3. gas-diesel or diesel-like hybrid vehicles (2009)
  • blueiedgodblueiedgod Posts: 2,798
    2. gas-electric hybrid vehicles (2007)
    3. gas-diesel or diesel-like hybrid vehicles (2009)


    Problem with hydrogen program is that you need new infrastructure for refueling, while Honda's GX home buy program includes an adaptor for refueling at home. Problem, as you mentioned with NG is that the resources are limited. Hydrogen in the current state of technology is very expensive to produce. Some of the fuel cell technology allows for "on-site" hydrogen production from less volatile alcohols, and petroleum products.

    The gas-electric hybrids are not as fuel efficient as people think they are. Yes, on the surface they are producing 50+ MPG, but that is what is visible to the consumer, the production and actual battery charging stages are still consuming energy in vast amounts.

    Diesel has one advantage at this point, it can be run on renewable vegetable oil, even used vegetable oil. It will not only relieve the waste constraints on the current food industry, but will also benefit the farmers.
    http://www.greasecar.com/
    Too bad that these efforts are not supported by the current or future US govenment.
  • "actual battery charging stages are still consuming energy in vast amounts"

    There's no such thing in hybrids. The battery is charged by the gasoline in your tank... which is computed into the 50 MPG figure.

    Troy
  • larsblarsb Posts: 8,204
    quote electrictroy-"The battery is charged by the gasoline in your tank... which is computed into the 50 MPG figure."-end quote

    ACTUALLY, battery in Hybrids is also charged by braking regeneration. So a small portion of the charging costs NO fuel. Don't forget that...
  • And THAT comes from the *gasoline* speeding up the car to 60... so you can use your brakes and try to recycle it.

    ALL the energy ultimately comes from the tank. If the car is brand-new but the tank is empty, you ain't going nowhere.
  • larsblarsb Posts: 8,204
    You are having a problem understanding how the brake regen process works I think......

    ALL the energy does NOT come from fuel. Only when the FUEL is being used to charge the battery.

    Look at it this way: if there was NO REGEN energy captured during braking, would the car use more fuel, or would it use less fuel?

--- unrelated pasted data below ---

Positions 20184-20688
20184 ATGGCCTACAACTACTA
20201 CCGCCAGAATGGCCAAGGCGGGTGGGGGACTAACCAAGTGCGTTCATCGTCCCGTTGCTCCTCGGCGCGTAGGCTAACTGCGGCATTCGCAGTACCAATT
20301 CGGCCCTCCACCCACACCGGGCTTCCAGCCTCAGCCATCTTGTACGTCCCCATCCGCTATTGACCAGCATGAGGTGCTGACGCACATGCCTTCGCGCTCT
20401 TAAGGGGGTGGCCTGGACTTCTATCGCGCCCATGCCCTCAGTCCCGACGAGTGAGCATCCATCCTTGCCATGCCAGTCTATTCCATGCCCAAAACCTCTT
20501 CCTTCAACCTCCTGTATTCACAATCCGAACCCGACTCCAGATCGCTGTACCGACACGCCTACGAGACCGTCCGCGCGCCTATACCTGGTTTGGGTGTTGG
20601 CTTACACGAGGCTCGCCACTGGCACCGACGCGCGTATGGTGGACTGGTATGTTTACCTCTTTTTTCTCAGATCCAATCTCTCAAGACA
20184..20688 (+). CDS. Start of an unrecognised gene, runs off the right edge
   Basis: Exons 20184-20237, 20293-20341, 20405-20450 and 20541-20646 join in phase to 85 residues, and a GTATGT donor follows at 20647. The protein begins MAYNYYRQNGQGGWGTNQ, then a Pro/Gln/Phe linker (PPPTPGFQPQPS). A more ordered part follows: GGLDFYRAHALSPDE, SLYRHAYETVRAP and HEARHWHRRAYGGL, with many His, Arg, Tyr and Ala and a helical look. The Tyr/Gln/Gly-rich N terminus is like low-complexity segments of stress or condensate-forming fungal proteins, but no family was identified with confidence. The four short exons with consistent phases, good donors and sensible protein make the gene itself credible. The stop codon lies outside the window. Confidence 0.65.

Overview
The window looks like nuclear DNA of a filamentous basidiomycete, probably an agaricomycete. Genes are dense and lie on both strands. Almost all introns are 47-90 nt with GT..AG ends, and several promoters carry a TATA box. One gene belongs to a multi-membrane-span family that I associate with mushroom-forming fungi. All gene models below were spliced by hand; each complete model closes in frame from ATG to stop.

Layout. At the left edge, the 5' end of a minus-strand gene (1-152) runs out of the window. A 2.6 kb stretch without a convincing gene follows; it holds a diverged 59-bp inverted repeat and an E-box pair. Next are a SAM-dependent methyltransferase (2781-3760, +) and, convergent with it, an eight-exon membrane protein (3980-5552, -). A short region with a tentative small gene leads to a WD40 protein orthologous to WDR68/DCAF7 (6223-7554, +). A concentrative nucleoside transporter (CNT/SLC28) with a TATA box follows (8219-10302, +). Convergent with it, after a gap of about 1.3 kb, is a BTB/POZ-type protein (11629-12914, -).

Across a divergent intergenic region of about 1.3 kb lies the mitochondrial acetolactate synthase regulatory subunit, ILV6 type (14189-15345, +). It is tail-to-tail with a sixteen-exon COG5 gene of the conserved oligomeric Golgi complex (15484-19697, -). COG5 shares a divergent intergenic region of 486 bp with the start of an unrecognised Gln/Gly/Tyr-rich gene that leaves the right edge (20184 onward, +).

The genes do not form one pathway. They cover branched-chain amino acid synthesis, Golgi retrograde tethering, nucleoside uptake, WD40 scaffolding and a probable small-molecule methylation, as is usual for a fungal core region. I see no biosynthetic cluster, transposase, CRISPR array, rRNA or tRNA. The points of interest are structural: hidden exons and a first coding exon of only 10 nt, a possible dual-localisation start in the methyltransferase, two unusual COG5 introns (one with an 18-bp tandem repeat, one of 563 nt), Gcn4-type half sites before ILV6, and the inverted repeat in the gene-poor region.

(hint: The answer is more fuel.)
  • robertsmxrobertsmx Posts: 5,525
    But if you don’t use regenerative braking, the energy isn’t going back to the gasoline tank.

    This goes back to our discussion on creation versus transformation of energy.
  • The battery is charged by slowing down the vehicle with the generator.

    Agreed.

    But what was used to speed up the car in the first place? The fuel. If there was no fuel, there'd be no braking. So ultimately *all* of the battery's energy comes directly or indirectly from gasoline.

    .

    PE (i) + KE (i) = PE (f) + KE (f) - energy loss
    gasoline + 0 mph = battery + 0 mph - resistance

    As you can see from this simple physics equation, the energy moves from the gasoline to the battery. If gasoline = 0, then battery *must* also equal 0.

    .

    "actual battery charging stages are still consuming energy in vast amounts"

    There's no such thing in hybrids. The battery is charged by the gasoline in your tank... which is computed into the 50 MPG figure.

    Troy
  • robertsmxrobertsmx Posts: 5,525
    And fuel isn’t creating energy either! Remember, here the idea is transformation of energy, not creation of it. Regenerative braking is transforming energy into something useful as opposed to dissipating the same as heat (released into the atmosphere).

    I’m still not sure why you would make a point against recycling energy towards productive use.
  • larsblarsb Posts: 8,204
    quote robertsmx-"Regenerative braking is transforming energy into something useful as opposed to dissipating the same as heat (released into the atmosphere)."-end quote

    Very good succinct statement. Rather than wasting the energy lost by braking, the Hybrids capture that energy and re-use it.